Are all the white donors middle-aged men? If not, why do they identify with them so much, and is that something World Vision wants to encourage? And do these organizations only work with children, or do they think no one wants to hear about the adults who helped dig the well, learned how to maintain the pump, and built a fence to keep the goats away? Also do they only help brown people, or is dark-skin visual shorthand for foreign? Isn’t there something basically wrong in that images of socities and cultures working to build themselves up with some outside help doesn’t sell, but Big White Daddy standing in for the Americans and poor dark-skinned children smiling gratefully standing in for people from developing countries does?

  • Raka

    the perception that those people are passive generic children who can’t look after themselves
    Okaaaaay, that’s one interpretation of that image. But I hardly think it’s the only valid one. No one’s questioning that these people need help. So we’re not supposed to portray the people who receive the help OR the people providing it? I dunno; maybe their dignity is more fragile than mine is, but smiling people working together doesn’t immediately scream “paternalistic neo-colonialism!” to me.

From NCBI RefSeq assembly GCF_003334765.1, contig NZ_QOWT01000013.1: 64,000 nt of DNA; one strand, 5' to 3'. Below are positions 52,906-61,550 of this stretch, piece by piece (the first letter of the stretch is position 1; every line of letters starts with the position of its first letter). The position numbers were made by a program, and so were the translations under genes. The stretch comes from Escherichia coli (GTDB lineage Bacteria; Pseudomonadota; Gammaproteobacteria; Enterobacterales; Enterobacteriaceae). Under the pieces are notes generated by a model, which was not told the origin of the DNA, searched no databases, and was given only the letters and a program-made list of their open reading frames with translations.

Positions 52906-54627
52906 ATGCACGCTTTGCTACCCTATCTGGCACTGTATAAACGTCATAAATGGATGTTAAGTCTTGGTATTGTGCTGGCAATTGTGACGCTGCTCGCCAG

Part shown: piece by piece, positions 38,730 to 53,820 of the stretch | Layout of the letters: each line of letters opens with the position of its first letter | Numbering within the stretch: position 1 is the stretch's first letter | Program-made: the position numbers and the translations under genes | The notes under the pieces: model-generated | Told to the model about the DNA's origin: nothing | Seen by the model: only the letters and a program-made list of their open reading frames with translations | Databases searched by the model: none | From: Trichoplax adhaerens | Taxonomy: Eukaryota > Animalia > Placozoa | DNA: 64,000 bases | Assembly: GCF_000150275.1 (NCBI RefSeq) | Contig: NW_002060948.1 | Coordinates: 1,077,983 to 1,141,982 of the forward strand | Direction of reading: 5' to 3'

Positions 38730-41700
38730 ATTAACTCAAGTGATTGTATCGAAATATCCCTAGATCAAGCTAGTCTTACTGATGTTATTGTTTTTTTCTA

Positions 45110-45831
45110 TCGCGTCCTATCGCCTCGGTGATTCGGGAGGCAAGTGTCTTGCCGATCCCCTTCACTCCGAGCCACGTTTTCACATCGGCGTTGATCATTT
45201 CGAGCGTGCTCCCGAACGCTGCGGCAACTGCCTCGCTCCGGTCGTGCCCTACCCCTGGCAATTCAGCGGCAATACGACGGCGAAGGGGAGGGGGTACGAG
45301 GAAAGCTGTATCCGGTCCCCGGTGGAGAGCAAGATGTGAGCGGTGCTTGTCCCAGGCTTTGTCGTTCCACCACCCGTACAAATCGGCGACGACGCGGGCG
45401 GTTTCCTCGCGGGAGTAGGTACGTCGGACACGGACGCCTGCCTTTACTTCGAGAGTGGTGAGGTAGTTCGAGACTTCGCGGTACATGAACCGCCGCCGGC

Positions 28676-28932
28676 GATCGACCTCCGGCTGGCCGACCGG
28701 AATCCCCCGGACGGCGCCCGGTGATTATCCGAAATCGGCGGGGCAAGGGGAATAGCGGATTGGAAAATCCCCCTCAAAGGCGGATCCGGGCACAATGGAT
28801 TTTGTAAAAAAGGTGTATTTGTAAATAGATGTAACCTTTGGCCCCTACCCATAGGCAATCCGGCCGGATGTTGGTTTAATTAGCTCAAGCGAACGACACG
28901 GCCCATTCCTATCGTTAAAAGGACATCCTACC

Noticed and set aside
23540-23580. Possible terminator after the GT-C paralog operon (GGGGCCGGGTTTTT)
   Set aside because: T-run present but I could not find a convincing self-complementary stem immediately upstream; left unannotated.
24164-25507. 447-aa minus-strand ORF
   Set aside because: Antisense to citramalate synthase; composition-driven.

Also, why are you assuming that smiling-white-man is just providing the fish, rather than the fishing poles? I’m not particularly familiar with World View’s work, so I can’t say one way or another. But it seems a bit knee-jerk to leap to the “big white daddy” conclusion based on nothing more than we’ve seen here.

  • the opoponax

    i think part of the problem isn’t so much whether the other individuals were identified, but the way the captions themselves were written that is sort of culturally icky. the captions in general are poorly written, and the photos themselves are odd choices.
    not to mention that the whole thing reads like these guys handed in only these 4 photos (which are actually just their own snapshots) and gave very little information. so the writers had to make up a bunch of b.s. to cover the fact that they actually had nothing to write about these pictures, other than to identify that these are the people the story is about, and yes, you can see here that they are in Haiti.

  • David

    ako: